Light spacing experiment

Fixture Spacing

To test spacing multiple lights on a longer tank we mounted two Hydra 64 fixtures over a 48” long 120 gallon tank for LPS dominant systems and then added a 3rd fixture to get some data for SPS dominant systems. Generally speaking, LPS systems will have a lower demand for light compared to SPS dominant tanks and it is important for you to consider these requirements before lighting your tank.

We started taking PAR measurements with the lights evenly spaced from the center of each fixture over the top of the 4ft tank. We then increased the distance between the fixtures, 1” at a time, until we saw the best coverage with the most even spread of PAR across the entire grid.

LPS Coral Spacing Results

Hydra 64 Fixture Spacing For LPS and Soft Coral Reef Tanks

After reviewing the data it was clear that spreading two fixtures a little farther apart, 14” from the left and right edges yielded the best results with the most evenly distributed PAR for LPS and Soft Corals.

SPS Coral Spacing Results

Hydra 64 Fixture Spacing For SPS Coral Dominant Reef Tanks

After adding a 3rd fixture into the mix and rotating to a perpendicular mounting position over the 48” 120 gallon tank, we found that mounting one fixture perfectly centered and the remaining two only 10” from the right and left edges yielded the best results.

Aqua Illumination Hydra 64

Now that we know how high to mount the lights and how to space them, there are only two questions left. What kind of spectrum can the Hydra 64 LED light produce and how can we combine all of this data to create real world settings for both LPS/Soft Coral and SPS dominant tanks?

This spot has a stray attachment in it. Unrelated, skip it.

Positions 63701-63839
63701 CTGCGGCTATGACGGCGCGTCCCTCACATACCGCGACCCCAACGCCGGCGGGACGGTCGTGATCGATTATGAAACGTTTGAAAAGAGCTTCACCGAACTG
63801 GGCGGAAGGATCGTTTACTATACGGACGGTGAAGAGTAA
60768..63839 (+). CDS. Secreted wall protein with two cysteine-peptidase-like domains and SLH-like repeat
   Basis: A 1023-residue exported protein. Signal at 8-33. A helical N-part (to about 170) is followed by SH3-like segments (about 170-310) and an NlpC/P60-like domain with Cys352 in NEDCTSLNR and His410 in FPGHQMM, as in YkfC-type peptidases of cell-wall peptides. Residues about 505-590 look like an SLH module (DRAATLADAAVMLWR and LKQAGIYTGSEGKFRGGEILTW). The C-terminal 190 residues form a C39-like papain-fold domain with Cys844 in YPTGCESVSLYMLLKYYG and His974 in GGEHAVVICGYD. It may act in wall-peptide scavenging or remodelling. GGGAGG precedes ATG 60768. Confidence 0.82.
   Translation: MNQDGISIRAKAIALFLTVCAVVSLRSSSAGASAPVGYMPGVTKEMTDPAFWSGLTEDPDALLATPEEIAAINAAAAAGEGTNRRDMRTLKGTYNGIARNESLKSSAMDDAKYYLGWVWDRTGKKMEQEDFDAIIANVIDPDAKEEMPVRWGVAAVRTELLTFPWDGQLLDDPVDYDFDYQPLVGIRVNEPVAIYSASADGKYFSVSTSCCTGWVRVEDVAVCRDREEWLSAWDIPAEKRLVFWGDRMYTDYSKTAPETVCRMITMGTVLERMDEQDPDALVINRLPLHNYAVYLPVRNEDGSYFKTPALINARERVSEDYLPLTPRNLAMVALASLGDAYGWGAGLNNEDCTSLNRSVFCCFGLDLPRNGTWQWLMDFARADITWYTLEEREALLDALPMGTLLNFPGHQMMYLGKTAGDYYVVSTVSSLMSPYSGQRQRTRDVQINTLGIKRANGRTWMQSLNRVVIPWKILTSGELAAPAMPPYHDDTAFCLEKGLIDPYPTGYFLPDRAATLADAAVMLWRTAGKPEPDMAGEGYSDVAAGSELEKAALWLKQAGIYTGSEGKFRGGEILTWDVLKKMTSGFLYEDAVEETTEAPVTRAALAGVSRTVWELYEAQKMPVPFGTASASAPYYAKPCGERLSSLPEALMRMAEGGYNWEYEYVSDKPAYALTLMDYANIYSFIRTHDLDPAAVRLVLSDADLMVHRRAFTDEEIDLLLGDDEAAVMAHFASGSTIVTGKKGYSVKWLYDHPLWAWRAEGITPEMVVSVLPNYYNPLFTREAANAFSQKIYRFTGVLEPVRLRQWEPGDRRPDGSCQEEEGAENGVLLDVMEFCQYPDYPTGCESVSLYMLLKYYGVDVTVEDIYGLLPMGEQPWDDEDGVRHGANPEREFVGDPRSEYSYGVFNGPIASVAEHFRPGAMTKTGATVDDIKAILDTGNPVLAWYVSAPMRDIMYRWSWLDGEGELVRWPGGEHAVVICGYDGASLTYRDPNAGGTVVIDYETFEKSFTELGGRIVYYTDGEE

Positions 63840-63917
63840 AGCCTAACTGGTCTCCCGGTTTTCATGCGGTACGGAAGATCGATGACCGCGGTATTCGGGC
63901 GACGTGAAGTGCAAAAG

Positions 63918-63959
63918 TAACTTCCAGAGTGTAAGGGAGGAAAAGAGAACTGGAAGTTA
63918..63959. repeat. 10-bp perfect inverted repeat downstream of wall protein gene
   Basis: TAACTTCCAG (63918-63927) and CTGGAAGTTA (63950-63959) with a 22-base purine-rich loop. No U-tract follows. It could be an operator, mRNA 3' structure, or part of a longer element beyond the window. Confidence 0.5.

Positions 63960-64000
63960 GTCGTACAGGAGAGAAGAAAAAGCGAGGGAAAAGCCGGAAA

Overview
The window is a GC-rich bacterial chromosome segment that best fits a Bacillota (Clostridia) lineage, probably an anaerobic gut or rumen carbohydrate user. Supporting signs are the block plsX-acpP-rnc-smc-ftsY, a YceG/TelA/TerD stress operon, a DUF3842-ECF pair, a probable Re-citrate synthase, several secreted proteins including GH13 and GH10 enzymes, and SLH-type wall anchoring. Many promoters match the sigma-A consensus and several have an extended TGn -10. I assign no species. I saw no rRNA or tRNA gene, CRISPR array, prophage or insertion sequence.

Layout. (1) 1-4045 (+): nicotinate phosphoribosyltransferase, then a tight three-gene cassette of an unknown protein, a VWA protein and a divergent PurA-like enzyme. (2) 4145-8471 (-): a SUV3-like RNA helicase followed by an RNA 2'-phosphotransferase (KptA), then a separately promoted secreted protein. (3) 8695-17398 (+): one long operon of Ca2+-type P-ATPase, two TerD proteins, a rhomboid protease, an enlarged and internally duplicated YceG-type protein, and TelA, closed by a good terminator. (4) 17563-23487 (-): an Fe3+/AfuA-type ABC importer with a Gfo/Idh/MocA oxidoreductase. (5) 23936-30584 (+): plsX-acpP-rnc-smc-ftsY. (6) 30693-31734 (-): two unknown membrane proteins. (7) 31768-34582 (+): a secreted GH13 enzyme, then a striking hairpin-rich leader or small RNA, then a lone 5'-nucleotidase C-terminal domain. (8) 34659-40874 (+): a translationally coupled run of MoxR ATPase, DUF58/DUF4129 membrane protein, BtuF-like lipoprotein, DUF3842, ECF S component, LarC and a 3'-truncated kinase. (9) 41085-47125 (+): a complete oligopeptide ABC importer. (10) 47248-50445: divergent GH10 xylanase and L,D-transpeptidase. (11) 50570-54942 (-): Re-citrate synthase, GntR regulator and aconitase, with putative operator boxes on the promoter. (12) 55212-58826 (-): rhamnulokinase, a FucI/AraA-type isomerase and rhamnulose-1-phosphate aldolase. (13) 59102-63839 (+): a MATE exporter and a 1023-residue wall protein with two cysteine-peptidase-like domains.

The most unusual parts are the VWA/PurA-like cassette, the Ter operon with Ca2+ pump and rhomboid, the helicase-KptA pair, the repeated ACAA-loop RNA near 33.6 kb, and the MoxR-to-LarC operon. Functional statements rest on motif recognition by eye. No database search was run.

Spectrum Offering

To explore the spectrum, we used a spectrometer mounted underneath the 60 gallon cube to create spectral graphs. We adjusted the output color using the myAI app and individual LED color channel sliders.

Hydra 64 compared to ATI Blue Blus

The Hydra 64 with all channels at 100% produces a very familiar looking spectrum with a full spectrum spread and a substantial spike around the 420-500nm range.

When compared to one of the gold standards of reef tank lighting, the ATI Blue Plus T5 bulb, we see that although it doesn’t hit as wide of a band in that 420 to 500 range as the ATI, it does provide a pretty solid representation.

Individual color channel spectrums

In order to see what each of the color channels looks like individually, we isolated them one by one by reducing all other channels to 0% and taking measurements. The results are as expected with spikes in the corresponding color spectrum. We can use these individual spectral graphs to get a better understanding of exactly how adjusting the color channels will affect the overall spectrum.